A good crew for our beautiful mum
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A good crew for our beautiful mum

Sometimes in life, there are souls who bring sunshine to everyone lucky enough to know them.

One of these people is 57-year-old Emine. As a wife, mother of three and proud grandmother, Emine has always been devoted to caring for people: first as a stay-at-home mum in charge of a busy household, then later in life as a Kmart store manager.

“She’s a warm and giving person,” said her son Huseyin. “Growing up, she was a really good mum. She was also a mother hen to all her Kmart employees. Everyone went to Emine for help, and she was passionate about doing charity work such as the Wishing Tree Appeal.”

Seven years ago, everyday life became quite challenging for Emine. She started forgetting common words, mixing up her sentences and accidentally burning food in the kitchen, even though she was a wonderful cook.

A specialist eventually diagnosed Emine with semantic dementia: a disease that impacts language and the ability to assign meanings to words. Although Emine has always been everyone’s hero – she had stomach cancer in 2000 and made a full recovery – this time, she needed help. After she was approved for NDIS funding, Emine’s family started looking for a team that would give their wife and mum the care she deserved.

“We needed a new NDIS service provider and the NDIS team recommended Home Caring, so we got in touch with them,” said Huseyin. “So far, it’s been amazing.”

Care that honours the individual

The team at Home Caring Footscray were more than happy to give Emine a helping hand.

Support Coordinator Nicole Rosser’s first step was to spend some time getting to know Emine and building a relationship with the family. “As soon as Nicole walked in, we got along like a house on fire,” said Huseyin. “We trust her; she’s an angel who truly cares about mum.”

HCF_Client Story_Emine Pics

Mehmet, Emine’s husband, agrees, adding that Nicole also empowered him with knowledge to better care for his beloved wife. “We’re new to this, and if no one teaches you how to care for someone with dementia, you just do what you know,” he said. “Nicole is like family, and when it comes to Emine’s care, I feel free to talk to her about anything.”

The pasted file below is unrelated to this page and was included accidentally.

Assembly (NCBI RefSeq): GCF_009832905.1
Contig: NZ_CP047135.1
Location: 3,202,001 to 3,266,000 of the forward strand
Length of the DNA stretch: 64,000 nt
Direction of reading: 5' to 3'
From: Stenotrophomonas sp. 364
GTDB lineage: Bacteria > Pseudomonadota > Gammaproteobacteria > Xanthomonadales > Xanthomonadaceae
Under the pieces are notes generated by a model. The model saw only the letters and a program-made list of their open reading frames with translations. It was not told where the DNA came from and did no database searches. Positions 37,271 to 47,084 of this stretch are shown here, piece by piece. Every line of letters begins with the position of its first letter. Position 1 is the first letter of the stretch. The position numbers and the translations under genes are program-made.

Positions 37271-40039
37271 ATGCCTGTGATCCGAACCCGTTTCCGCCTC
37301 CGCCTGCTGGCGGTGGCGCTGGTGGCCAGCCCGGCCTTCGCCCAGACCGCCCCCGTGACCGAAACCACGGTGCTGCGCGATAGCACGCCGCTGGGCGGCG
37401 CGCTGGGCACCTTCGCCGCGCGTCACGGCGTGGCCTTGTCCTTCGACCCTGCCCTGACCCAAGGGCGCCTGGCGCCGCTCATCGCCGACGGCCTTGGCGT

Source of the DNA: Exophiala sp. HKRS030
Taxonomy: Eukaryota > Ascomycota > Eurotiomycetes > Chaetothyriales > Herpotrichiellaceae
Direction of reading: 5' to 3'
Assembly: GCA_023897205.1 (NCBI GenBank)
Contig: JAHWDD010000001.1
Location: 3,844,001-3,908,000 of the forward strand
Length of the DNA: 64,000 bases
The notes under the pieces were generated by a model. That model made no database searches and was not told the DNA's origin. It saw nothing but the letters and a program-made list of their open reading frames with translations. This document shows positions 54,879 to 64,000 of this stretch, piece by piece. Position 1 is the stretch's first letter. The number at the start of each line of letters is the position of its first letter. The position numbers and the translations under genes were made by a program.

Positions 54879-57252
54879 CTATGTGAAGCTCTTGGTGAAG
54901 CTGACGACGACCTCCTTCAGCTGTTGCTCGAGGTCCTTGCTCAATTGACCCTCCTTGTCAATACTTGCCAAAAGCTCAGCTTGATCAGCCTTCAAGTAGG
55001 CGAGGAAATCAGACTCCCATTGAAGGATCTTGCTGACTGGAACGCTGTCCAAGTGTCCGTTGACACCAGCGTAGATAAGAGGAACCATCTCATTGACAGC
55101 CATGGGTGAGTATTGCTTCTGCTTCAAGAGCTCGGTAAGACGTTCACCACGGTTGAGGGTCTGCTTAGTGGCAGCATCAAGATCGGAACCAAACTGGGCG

Motivated by Home Caring’s person-centred philosophy, Nicole sought to give Emine and her family genuine choice and control over her care. This meant being flexible to their preferences – for example, when the family wanted to include Emi’s former carers, Tara and Sam, into her support network, Nicole was more than happy to make this happen.

“There is so much love in Emine’s house, and at the end of the day, it’s all about the family and what they want,” said Nicole.

“It was important they had support workers they felt comfortable with. Our job is to help make Emi’s life with her family as prolonged, healthy and happy as possible, and to have the right supports in place.”

Care is a labour of love

Today, Emine’s care is personal and heartfelt. Taking into account her love of music, people and being outdoors, Tara and Sam take Emine to hydrotherapy classes each week, play the guitar with her, accompany her on morning walks and give her regular manicures.

Her entire support team work with the family to ensure everything is taken care of. This attention to detail benefits not just Emine, but her whole family. Caring for someone is not easy; it is a true labour of love that can be relentless. Knowing that an expert pair of hands is ready to help you, when you need it, makes all the difference.

“Home Caring has made our lives easier,” says Huseyin. “It takes a lot of stress off my dad’s shoulders because he has help.”

“Nicole and the physiotherapists and OTs have been amazing. We’re very lucky to find a good crew for my beautiful mum.”

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